Hi again! Another great month. This time I spent most of my “Ask Laura” hours filtering through technical rules and regs and financial websites, feeling very much the part of a research maven! We had some great questions this month but Michelle from Illinois picked one of my favorite topics.
A few years ago, I never would have pictured myself taking great delight in pouring over corporate mergers and frankly even knowing what parent companies were rearing what child companies…now I know they are called subsidiaries. One of my first assignments here at Farm Aid was to write a fact sheet on corporate concentration in agriculture. I was totally daunted but once that slight stomach ache subsided, it started to get really interesting.
So here we go: Michelle asked the not-so-simple question “who are the corporate players in the meat industry, what policies are regulating their behavior and what might they be getting away with?”
I just read an article published by the Organic Consumers Association that the administration signed an agreement so factory farms may violate the clean air standards, and that Tyson Foods will be reaping the benefits of this. I have known for a long time that Tyson was a “Factory Farm” type business, and try my best not to purchase their products. Could you please tell me if they have subsidiaries, or other businesses that belong to Tyson that I don’t know about. I know Con Agra has tons of subsidiaries also. Is there somewhere that we could find out more of this information?
Really good question! Untangling federal regulations or corporate chains of consolidation is no easy task! Okay, the first part of your question, about factory farm regulations, goes back to February, 2000 when the Environmental Protection Agency proposed regulatory rules specific to factory farming that were originally designed to limit pollution of both the air and water. However, the rules were so stripped down by corporate interests that when they passed in February of 2003 factory farms could legally apply manure on fields without proper regulation or requirement to inform the public. Those same farms were also exempted from meeting the water quality standards laid out in the Clean Water Act.
This was so outrageous that environmental advocacy groups like the Water Keepers Alliance, Sierra Club and the Natural Resources Defense Council filed suit to challenge the rule in the federal court of appeals. By late February 2005, the court of appeals determined that the EPA must make changes so that all farms will be in compliance with the Clean Water Act and included the mandate that the public must be informed and involved in the process. So as to your concern about corporations reaping the benefits of lax environmental standards, I would say that this has been the case in the past but hopefully we have just made a step in the right direction towards creating more discriminating standards. Whew!! But wait, but we are only half way there.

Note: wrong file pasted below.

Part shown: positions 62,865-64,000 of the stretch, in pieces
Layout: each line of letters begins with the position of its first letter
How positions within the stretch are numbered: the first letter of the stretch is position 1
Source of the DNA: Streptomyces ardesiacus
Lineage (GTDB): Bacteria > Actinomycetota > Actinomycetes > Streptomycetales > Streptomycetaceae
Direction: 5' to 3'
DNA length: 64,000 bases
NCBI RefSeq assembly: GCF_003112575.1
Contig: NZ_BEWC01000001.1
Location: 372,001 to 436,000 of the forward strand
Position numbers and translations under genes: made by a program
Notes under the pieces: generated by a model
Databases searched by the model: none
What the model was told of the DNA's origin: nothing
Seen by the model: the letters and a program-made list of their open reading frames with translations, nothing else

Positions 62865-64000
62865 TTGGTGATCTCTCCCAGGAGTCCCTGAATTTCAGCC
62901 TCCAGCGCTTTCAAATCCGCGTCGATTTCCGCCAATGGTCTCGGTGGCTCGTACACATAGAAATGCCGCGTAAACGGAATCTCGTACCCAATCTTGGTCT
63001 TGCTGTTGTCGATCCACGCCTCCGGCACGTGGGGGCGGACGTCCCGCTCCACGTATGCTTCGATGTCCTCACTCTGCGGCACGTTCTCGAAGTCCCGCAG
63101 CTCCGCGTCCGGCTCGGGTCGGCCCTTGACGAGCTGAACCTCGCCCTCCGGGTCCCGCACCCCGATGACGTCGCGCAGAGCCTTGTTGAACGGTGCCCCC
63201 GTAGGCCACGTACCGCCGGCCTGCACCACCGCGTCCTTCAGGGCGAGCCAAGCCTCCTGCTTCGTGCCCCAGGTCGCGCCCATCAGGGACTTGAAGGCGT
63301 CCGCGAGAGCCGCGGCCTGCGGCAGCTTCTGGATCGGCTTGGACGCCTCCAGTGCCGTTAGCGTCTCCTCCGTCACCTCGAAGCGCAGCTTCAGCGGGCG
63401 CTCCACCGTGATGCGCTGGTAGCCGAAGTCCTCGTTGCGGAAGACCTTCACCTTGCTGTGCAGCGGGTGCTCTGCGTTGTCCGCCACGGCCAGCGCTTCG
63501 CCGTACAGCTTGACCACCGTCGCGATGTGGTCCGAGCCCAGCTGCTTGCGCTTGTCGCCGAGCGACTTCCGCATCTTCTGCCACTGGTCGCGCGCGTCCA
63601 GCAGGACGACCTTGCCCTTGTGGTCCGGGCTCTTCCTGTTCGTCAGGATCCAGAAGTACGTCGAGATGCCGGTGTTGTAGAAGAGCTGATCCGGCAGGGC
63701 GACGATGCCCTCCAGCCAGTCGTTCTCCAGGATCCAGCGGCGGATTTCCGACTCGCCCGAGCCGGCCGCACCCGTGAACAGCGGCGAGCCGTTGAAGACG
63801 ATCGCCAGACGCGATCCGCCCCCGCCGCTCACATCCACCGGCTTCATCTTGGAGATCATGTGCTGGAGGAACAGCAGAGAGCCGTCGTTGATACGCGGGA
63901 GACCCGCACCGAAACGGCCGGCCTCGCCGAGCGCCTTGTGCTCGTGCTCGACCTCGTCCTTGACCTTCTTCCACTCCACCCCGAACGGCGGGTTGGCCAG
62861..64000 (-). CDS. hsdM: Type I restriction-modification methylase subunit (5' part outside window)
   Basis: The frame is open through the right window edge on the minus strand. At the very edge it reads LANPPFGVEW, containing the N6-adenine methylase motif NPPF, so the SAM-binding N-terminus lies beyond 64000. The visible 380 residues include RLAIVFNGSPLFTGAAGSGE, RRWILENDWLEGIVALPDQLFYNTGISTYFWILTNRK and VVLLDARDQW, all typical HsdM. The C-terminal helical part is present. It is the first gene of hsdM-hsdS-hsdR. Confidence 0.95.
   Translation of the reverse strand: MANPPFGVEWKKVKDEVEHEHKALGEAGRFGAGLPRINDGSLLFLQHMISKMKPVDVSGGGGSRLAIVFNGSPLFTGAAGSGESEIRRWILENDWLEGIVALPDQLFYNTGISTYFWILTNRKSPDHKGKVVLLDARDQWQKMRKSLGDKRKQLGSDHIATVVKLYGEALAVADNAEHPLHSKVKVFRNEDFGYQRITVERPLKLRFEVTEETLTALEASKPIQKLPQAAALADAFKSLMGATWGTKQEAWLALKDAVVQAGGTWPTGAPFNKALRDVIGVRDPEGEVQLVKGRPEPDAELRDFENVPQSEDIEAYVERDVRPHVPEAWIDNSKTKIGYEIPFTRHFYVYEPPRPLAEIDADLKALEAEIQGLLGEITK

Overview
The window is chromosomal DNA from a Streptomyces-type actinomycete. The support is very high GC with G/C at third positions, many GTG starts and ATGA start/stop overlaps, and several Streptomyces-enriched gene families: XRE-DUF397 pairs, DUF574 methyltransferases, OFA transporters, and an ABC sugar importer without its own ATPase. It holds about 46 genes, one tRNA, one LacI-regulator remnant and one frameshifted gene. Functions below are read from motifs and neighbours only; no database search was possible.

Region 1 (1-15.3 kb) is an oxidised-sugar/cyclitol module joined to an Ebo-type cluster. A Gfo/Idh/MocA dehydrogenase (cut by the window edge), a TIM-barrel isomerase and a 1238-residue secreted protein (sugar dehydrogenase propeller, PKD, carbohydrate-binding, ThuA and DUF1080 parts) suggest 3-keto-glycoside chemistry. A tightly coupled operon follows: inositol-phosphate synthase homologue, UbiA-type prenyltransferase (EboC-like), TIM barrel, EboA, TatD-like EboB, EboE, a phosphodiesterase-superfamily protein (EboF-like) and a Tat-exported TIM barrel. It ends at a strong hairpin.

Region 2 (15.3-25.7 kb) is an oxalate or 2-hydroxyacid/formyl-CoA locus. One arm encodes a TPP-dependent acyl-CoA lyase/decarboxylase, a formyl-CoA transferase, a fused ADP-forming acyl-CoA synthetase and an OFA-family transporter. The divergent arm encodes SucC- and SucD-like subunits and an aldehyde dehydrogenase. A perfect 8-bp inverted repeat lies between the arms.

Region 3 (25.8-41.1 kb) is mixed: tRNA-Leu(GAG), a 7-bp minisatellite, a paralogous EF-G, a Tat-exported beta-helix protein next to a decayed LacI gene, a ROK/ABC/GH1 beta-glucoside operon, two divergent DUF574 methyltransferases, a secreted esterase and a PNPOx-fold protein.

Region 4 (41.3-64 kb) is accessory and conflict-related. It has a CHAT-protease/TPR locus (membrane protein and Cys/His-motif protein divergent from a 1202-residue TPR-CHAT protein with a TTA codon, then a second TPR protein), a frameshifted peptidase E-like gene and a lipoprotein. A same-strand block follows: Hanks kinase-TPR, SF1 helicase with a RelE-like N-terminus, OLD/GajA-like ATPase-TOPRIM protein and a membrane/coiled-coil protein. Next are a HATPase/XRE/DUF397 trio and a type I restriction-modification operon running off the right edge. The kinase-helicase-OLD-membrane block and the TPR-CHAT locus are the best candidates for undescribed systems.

As you well know, the number of companies that market and distribute agricultural products are fewer and fewer these days. In the meat industry, this consolidation is particularly marked. I though it would be interesting to go through the numbers in beef, pork and poultry and see what parent companies controlled the markets and who their subsidiaries were, knowing that it would answer your question about Tyson. I ended up with five pages of notes and a very complicated diagram!! I will do my best to give you the short version of that convoluted research mission.
In beef, Tyson, Cargill, Swift &Co. and the National Beef Packing Co. control 83.5% of the packing industry. Tyson subsidiaries include Iowa Beef Packers, Bruss, Nature’s Farm (organic beef), Tyson Fresh Meats and Weaver (processed poultry). Cargill has a number of food related subsidiaries which include Sterling Silver, Angus Pride and Tender Choice, Sunny Fresh Foods and Taylor Packing. Swift &Co. (46% owned by ConAgra) sells value added, fresh branded meat products under their own name. The National Beef Packing Company also sells under NatureWell Natural Beef for their cornfed and naturally raised products.
In pork, Smithfield Foods, Tyson, Swift &Co. and Hormel Foods control 64% of the packing industry. Some familiar players here, so lets just go through the newbies: Smithfield has 18 subsidiaries which include companies like Carolina Turkey, Moyer Packing, Murphy Brown, Norson, Northside Food Co., Packerland Holdings, Pennexx Foods, Quik to Fix Foods, Stefano Foods and the Smithfield Companies. I couldn’t track down any specifics on Hormel but those details could be forth coming.
In broilers,Tyson Foods, Pilgrims Pride, Gold Kist and Perdue control 56% of the market. Again, we see certain companies popping back up again. For the new companies: Pilgrims Pride (38% owned by ConAgra) also sells under Wampler Foods brand. Both Gold Kist and Perdue sell primarily under their primary name which probably means that they sound a lot more familiar that some of these other companies. For more information on corporations and their holdings check out agribusinesscenter.org, agribusinessaccountability.org or Mary Hendrickson’s work with the University of Missouri’s Department of Rural Sociology.
So you can see that there are a few key players in this industry and because of that tracking down a food product to the company it might be attached to can be very difficult. Keeping in mind that many products are marketed under grocery store brands or names, this list should give you a better range of companies to sort through your local store’s selection. It can all seem overwhelming but this is part of the reason why consumers are more and more interested in buying directly from a farmer or group of farmers. The shorter the chain of supply is the easier it is to know where your food came from. Good luck and keep us posted on your active shopping endeavors!! Whew, again!!
Laura – The Farm Aid Shopper